22 May 2007
The Church of England is joining calls for the Government to end the destitution of people refused asylum in Britain. The Still Human Still Here campaign highlights the plight of tens of thousands of refused asylum seekers in the UK. The Archbishops' Council announced today that it is joining this coalition of church, refugee and asylum organisations.
The Bishop of Ripon and Leeds, the Rt Revd John Packer, today said: "Refused asylum seekers are forced into abject poverty without permission to work or access to health care and education while they wait either to leave the UK or be granted leave to remain here." Bishop John gave evidence to the Joseph Rowntree Charitable Trust's 'Inquiry into Destitution among Refused Asylum Seekers' on destitution in Leeds. The Inquiry reported earlier this year.
While returning refused asylum seekers to their country of origin has become a politicised question, the Still Human Still Here campaign recognises that immediate repatriation is sometimes not an enforceable or humane option, leaving families in an uncertain situation, without support, through no fault of their own.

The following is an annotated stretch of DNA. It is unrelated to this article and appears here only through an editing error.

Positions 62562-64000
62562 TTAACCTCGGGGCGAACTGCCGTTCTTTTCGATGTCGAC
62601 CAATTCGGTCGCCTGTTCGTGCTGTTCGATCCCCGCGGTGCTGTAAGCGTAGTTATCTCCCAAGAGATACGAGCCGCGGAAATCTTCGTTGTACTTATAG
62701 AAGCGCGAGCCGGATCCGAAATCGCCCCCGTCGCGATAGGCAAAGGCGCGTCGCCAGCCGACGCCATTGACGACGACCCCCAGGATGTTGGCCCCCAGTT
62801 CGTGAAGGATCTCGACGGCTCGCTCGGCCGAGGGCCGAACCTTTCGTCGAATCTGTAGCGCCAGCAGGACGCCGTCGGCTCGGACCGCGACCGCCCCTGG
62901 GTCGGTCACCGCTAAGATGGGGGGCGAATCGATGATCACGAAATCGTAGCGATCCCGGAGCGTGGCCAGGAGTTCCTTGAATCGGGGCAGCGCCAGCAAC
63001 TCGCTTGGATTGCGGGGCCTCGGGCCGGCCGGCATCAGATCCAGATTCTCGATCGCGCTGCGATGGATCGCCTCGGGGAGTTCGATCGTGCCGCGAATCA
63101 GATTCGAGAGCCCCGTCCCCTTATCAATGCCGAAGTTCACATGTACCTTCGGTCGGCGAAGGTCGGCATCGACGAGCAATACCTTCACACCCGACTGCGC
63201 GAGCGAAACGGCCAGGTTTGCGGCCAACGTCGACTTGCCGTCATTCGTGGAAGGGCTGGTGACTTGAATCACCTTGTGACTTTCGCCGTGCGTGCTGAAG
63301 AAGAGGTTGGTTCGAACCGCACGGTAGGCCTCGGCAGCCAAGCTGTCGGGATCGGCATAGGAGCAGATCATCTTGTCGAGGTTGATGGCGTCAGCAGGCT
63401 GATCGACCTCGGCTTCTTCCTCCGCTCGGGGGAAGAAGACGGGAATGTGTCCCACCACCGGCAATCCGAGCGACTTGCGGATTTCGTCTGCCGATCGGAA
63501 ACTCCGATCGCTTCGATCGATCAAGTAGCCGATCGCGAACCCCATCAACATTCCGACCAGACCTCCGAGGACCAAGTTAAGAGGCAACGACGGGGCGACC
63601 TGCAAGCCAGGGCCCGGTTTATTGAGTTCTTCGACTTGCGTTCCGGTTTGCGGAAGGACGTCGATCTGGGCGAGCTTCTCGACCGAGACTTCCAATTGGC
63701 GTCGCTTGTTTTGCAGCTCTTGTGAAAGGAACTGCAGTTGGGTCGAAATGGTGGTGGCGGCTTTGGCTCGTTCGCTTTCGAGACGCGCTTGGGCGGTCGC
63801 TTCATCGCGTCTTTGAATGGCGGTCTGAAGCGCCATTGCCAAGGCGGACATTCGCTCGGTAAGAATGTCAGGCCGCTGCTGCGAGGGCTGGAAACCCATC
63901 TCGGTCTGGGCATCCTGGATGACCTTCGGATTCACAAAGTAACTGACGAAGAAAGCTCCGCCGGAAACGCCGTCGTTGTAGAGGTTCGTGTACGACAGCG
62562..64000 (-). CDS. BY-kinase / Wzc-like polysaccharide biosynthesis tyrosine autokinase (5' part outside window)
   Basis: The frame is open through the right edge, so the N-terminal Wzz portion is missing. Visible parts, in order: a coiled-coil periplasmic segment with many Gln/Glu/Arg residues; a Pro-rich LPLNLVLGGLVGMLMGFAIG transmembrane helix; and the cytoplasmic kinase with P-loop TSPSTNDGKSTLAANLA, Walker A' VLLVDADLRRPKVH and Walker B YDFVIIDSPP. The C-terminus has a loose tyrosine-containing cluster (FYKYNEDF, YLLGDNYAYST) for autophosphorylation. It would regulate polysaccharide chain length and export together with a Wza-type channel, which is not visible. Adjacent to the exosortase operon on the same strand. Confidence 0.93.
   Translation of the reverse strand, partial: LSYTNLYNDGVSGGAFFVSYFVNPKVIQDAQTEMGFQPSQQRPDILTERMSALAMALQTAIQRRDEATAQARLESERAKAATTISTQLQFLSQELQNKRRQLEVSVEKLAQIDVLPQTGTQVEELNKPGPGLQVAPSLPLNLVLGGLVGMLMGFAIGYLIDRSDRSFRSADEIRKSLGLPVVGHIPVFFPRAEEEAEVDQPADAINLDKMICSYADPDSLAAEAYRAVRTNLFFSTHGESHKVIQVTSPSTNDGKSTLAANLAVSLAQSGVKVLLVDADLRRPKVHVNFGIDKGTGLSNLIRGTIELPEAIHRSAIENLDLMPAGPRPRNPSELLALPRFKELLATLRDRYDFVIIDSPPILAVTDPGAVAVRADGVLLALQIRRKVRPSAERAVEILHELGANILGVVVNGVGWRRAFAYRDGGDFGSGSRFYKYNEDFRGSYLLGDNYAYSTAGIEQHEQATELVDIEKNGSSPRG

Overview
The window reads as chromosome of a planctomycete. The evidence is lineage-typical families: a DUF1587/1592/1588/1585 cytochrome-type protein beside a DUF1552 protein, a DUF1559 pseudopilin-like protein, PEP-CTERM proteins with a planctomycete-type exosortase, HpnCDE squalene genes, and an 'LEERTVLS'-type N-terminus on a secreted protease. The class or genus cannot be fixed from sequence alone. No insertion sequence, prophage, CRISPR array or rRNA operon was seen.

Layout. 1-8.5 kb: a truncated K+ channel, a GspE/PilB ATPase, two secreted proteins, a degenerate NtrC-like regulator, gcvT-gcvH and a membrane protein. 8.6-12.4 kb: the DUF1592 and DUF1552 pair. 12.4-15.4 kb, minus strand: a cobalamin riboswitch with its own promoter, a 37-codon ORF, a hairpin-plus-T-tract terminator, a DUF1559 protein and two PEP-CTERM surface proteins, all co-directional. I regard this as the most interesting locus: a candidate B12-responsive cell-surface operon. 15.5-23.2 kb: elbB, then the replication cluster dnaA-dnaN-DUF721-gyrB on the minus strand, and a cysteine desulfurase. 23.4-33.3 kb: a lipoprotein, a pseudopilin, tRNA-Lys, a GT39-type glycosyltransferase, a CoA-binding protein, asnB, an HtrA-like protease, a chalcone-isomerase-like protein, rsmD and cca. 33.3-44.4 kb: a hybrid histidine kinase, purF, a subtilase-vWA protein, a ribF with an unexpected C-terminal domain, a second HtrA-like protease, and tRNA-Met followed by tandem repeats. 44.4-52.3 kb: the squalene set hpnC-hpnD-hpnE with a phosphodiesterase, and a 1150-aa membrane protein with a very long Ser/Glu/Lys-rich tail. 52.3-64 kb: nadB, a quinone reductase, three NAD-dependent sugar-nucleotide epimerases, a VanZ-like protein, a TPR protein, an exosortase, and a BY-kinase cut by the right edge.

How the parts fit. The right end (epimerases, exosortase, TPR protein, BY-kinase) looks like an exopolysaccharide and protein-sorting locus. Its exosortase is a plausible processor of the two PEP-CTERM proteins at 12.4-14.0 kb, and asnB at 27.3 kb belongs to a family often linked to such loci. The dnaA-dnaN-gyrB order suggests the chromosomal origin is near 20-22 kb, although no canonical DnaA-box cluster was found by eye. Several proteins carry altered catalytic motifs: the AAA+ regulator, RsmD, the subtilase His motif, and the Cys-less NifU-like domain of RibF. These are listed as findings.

Last year, an ecumenical and interfaith report, Faithful Cities, on life in Britain's cities in the 21st century recommended that "asylum seekers should be allowed to sustain themselves and contribute to society through paid work. It is unacceptable to use destitution as a tool of coercion when dealing with ‘refused’ asylum seekers."
Joining the campaign is a direct response to that recommendation. Other campaign partners include the Catholic Bishops Conference; Church Action on Poverty: Amnesty International UK and the Refugee Council.